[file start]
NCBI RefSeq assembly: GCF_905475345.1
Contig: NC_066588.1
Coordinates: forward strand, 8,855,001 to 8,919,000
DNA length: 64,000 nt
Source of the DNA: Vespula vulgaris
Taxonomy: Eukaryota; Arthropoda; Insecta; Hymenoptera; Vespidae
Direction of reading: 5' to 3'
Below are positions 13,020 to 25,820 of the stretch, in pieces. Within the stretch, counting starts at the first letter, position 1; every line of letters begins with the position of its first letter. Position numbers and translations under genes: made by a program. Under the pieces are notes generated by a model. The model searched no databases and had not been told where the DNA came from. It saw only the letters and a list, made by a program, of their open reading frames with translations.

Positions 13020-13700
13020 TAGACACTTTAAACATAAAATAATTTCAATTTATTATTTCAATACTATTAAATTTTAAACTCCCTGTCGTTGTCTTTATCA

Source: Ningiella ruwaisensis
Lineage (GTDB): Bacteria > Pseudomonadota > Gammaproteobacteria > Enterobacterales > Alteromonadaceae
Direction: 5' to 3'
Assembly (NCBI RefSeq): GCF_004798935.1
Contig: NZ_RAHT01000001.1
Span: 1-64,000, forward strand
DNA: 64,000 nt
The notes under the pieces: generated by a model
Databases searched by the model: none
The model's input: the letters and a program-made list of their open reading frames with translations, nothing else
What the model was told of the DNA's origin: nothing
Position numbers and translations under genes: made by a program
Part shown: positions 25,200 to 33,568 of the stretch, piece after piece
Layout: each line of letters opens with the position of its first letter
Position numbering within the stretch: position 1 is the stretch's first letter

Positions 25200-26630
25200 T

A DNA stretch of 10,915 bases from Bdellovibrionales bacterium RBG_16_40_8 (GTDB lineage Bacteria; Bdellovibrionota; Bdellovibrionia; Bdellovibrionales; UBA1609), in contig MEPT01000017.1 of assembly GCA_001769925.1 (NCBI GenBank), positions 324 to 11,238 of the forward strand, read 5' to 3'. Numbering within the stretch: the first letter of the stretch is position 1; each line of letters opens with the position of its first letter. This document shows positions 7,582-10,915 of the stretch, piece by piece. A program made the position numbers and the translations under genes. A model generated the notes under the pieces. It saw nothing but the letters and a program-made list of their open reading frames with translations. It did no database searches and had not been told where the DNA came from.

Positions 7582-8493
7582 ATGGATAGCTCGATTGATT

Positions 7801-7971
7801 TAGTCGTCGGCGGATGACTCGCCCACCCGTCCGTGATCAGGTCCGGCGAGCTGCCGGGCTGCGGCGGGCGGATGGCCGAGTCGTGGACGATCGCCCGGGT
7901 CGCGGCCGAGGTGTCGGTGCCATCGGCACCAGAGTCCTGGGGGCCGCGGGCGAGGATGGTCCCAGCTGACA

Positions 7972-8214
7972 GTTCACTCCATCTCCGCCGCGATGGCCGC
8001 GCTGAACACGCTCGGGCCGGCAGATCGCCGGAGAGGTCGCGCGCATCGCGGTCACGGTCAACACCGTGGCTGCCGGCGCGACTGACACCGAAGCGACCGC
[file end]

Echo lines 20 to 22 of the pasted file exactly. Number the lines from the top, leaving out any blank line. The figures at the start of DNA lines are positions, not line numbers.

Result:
The model's input: the letters and a program-made list of their open reading frames with translations, nothing else
What the model was told of the DNA's origin: nothing
Position numbers and translations under genes: made by a program